LISA’S TEA ROOM, RESTAURANT & GIFT SHOP
1520 Main Street
Philomath, OR 97370
541-929-7700

Patrons regularly travel more than an hour to visit Lisa’s Tea Room in Philomath, but this restaurant, gift shop, and tea parlor is well worth the trip. Guests can enjoy tea or a meal in one of the shop’s three themed rooms. The European room delivers Old-World elegance, while the country room provides a more casual setting. The children’s room features a mural of Alice in Wonderland characters. High teas always include rose cakes—miniature sweets baked in a flower-shaped mold, stuffed with a cream filling, and topped with colorful edible glitter. There are 23 Harney & Sons teas from which to choose. Visitors can also enjoy a sandwich, a salad, or a quiche, if a traditional tea service is not their choice. The gift shop features a selection of teapots and teacups, jewelry, and other gift items.
Lisa Lake and Whitney Christensen, the mother-daughter pair who own the shop, work hard to make guests feel welcome. Men sometimes get “dragged” into the shop by their wives, Lisa shares, but the quality food and comforting atmosphere keep them coming back.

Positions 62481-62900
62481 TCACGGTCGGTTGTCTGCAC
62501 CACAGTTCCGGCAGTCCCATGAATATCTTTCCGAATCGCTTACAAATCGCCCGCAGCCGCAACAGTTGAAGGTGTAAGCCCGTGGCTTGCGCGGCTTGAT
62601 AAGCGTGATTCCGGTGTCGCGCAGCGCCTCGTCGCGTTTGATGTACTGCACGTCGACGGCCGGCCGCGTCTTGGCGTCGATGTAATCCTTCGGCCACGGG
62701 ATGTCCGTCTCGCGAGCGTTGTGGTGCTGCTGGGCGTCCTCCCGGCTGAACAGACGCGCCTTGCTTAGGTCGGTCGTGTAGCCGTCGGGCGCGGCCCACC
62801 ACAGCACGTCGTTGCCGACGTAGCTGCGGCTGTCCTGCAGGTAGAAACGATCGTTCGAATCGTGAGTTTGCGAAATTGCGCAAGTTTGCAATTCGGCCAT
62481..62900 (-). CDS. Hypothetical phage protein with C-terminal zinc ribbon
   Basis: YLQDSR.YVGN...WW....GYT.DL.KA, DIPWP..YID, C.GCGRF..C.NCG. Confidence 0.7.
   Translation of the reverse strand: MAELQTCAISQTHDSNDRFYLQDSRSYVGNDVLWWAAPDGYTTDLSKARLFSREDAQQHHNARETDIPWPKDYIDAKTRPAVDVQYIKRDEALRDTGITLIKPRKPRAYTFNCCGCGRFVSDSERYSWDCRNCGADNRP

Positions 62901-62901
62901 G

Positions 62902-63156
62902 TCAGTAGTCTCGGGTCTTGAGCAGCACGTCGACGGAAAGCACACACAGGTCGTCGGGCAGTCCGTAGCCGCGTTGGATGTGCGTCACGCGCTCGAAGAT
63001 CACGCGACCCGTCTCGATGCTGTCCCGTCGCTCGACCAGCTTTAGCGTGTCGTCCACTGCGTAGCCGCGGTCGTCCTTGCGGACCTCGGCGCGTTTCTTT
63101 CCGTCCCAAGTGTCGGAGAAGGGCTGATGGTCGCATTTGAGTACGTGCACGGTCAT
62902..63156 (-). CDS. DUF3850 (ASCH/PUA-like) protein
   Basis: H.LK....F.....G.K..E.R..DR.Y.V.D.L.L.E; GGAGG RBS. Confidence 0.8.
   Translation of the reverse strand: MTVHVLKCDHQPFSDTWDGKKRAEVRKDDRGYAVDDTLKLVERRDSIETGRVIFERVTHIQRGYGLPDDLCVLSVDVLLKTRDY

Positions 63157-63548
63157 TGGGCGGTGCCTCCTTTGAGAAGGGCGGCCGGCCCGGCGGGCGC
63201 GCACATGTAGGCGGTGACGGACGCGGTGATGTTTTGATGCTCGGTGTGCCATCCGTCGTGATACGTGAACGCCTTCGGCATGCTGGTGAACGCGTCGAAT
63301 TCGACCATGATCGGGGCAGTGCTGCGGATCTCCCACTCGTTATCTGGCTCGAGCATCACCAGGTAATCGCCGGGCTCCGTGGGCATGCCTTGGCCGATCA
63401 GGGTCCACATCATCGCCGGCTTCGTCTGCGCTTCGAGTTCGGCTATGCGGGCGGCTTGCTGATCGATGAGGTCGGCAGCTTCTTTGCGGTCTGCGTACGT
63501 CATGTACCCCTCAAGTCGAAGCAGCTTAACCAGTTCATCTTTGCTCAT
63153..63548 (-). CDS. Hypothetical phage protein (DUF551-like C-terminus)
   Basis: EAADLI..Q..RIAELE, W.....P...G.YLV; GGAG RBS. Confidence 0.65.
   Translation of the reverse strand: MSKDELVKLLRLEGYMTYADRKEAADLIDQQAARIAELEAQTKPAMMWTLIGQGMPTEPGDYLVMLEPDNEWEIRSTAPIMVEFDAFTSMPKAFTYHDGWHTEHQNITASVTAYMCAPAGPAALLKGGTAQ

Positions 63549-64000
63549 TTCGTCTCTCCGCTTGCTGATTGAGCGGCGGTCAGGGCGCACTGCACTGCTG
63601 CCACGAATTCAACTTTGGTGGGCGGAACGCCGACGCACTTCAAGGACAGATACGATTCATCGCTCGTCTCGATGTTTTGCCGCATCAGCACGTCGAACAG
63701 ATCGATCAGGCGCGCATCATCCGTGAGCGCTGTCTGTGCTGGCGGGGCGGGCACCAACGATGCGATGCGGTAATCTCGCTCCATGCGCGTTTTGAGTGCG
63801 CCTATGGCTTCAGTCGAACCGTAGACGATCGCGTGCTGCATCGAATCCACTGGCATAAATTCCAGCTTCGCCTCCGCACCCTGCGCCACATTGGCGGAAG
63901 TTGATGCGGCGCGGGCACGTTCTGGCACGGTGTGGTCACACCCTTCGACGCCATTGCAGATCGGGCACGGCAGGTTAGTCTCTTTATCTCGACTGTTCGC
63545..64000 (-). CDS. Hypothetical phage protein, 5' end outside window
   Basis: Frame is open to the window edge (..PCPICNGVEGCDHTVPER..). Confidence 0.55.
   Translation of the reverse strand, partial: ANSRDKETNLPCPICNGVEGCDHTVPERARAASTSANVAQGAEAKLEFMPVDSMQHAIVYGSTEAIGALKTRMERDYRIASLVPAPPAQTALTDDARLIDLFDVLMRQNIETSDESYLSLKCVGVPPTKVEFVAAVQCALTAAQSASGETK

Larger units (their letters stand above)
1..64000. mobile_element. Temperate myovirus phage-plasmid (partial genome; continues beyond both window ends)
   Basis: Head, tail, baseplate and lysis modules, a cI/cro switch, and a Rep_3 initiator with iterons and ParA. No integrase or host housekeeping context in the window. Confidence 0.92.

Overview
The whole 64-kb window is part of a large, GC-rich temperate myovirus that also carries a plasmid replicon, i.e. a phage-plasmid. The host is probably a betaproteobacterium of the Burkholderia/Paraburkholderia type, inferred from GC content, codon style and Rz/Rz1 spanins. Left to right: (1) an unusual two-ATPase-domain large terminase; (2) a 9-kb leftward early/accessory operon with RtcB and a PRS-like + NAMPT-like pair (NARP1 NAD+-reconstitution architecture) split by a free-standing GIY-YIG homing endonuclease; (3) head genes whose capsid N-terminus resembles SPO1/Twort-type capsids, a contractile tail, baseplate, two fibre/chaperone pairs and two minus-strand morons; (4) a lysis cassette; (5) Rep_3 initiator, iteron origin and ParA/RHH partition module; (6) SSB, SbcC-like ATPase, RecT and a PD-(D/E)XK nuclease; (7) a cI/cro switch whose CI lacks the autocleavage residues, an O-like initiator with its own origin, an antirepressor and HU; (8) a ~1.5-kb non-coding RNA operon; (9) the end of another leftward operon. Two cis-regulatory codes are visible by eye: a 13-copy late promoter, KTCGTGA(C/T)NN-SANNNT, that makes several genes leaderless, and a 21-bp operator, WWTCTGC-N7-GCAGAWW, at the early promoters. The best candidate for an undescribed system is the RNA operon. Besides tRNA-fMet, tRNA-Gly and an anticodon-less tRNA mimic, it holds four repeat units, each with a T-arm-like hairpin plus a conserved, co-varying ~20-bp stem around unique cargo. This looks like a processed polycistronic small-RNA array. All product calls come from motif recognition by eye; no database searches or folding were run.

GARDNER HOUSE CAFÉ AND BED & BREAKFAST
633 N. 3rd Avenue
Stayton, OR 97383
503-769-5478 • gardnerhousebnb.com

Pieces of history are sprinkled all over the Gardner House Café. The home was built in 1898 for Abner Davis Gardner, who served variously as Stayton’s apothecary, grain miller, postmaster, and mayor. The mantel over the fireplace is from the Marion Hotel, which became the temporary state capitol after a fire in the 1930s. Co-owner James Loftus (pictured above right with his wife and daughter) displays memorabilia, including a moon rock from the Apollo 11 mission, belonging to his father, an astronaut who became assistant director of NASA Johnson Space Center’s Space and Life Sciences Directorate.